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What it takes to grow a sustainable potato

After 40 years of farming and despite not being cattle people, the Groot family decided to add cows to their potato farm. “We've been noticing the standard farming practices we've been doing have really been degrading the soils.

After 40 years of farming, and despite not being cattle people, the Groot family decided to add cows to their potato farm.

“We've been noticing the standard farming practices we've been doing have really been degrading the soils," Michael Groot, a farmer in Sturgeon County, said.

 "Soil is probably our most valuable resource…and once it's degraded, it's really hard to regenerate.”

In recent years, in an effort to combat climate change and preserve resources there has been a push towards more sustainable farming practices by industry, government, and farmers themselves, and the humble potato is a crop has much to gain from the sustainability movement.

John Mesco, executive director of the Potato Sustainability Alliance, an organization that “consists of growers, supply chain partners, non-profit organizations and advisors working together to improve the economic, environmental and social aspects of potato production in the United States and Canada,” said potato production is a complex and risky endeavour, and when we talk about sustainability, we are talking about managing risk.

Sustainability, said Mesco, is a powerful tool that can make a big impact in agriculture and can pay off in terms of return on investment for growers.

“Potato growers have a lot of risk on their plate as they put on a crop. It's a high-value crop; it requires large amounts of inputs and large amounts of care to make sure that it's a successful, viable crop. I think potato producers are more concerned about sustainability than a lot of other commodities,” he said.

Sustainability has also become important for investors, restaurants, and producers of potato products.

“The folks that purchase data products in grocery stores and restaurants are interested in making sure that the money they spend on food is being used in ways that enhance productivity and enhance quality and enhance sustainability,” said Mesco. “They want to know that their money is being put to use in a way that is sustainable.”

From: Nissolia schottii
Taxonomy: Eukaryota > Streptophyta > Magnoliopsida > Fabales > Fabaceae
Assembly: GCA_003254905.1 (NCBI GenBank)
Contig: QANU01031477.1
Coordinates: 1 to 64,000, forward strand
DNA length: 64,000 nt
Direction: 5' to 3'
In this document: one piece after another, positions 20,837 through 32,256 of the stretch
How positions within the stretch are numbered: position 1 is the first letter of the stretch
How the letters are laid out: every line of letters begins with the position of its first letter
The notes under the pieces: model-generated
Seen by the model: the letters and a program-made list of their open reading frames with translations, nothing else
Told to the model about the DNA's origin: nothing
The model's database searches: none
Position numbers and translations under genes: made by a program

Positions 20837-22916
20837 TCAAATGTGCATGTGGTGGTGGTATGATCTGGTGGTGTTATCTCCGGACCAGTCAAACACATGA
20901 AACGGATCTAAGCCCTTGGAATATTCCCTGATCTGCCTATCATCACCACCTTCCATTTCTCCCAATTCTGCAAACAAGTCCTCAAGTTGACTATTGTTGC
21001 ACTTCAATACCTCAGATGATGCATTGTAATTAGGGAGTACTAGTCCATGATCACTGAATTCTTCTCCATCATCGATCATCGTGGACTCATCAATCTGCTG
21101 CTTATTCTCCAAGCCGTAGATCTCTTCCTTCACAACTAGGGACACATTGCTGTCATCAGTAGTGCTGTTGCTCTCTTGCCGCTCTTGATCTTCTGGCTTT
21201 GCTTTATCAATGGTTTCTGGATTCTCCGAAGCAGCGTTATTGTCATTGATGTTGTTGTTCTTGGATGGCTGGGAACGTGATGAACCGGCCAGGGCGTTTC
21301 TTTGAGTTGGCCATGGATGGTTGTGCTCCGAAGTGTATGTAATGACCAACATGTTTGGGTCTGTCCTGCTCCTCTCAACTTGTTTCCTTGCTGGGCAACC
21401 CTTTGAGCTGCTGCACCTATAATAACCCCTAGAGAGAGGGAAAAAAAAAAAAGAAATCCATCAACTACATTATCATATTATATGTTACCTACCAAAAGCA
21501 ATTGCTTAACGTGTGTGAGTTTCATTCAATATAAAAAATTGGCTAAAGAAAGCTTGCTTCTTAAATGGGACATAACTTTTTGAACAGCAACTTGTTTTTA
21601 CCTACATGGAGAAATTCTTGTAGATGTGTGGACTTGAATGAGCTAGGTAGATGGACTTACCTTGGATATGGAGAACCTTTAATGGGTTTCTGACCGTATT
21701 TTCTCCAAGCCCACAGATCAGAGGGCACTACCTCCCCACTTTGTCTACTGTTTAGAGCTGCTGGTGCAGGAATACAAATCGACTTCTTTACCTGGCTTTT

Mesco said he has seen a tremendous amount of effort to improve potato sustainability in water use, nutrient use, the use of different potato varieties and the different results different potatoes have when they go into storage.

“I'm always impressed by the irrigation technology. The water management that takes place on potato farms today is so much better than it was even just a few years ago,” he said.

Mesco said he has also been impressed by the use of smart technology to monitor things like water usage and weed control.

“Same goes for tillage or nitrogen application. There's not a farmer in the world that over-applies nutrients just because they want to; it's because they want to maximize the return on the investment,” he said.

Mesco said there has also been a move to create more sustainable potatoes.

“Maybe they use less water or they're more efficient in their use of nitrogen or they store better,” he said.

When it comes to potato production in Alberta, conditions in Southern Alberta lend themselves well to potato growing.

While the more central to northern portions, such as the Edmonton area, which includes the Groot farm, is where potato seed production occurs, said Guillermo Hernandez Ramirez, a professor at the Faculty of Agricultural, Life and Environmental Sciences at the University of Alberta.

Ramirez said he would consider the potato the fourth most important crop in the world in terms of both economic outputs, but the potato is also culturally significant.

“We can see that there are some countries around the world that where they have more and more population density, they start doing more and more potatoes because it gives what they need to be able to continue to sustain their populations,” said Ramirez.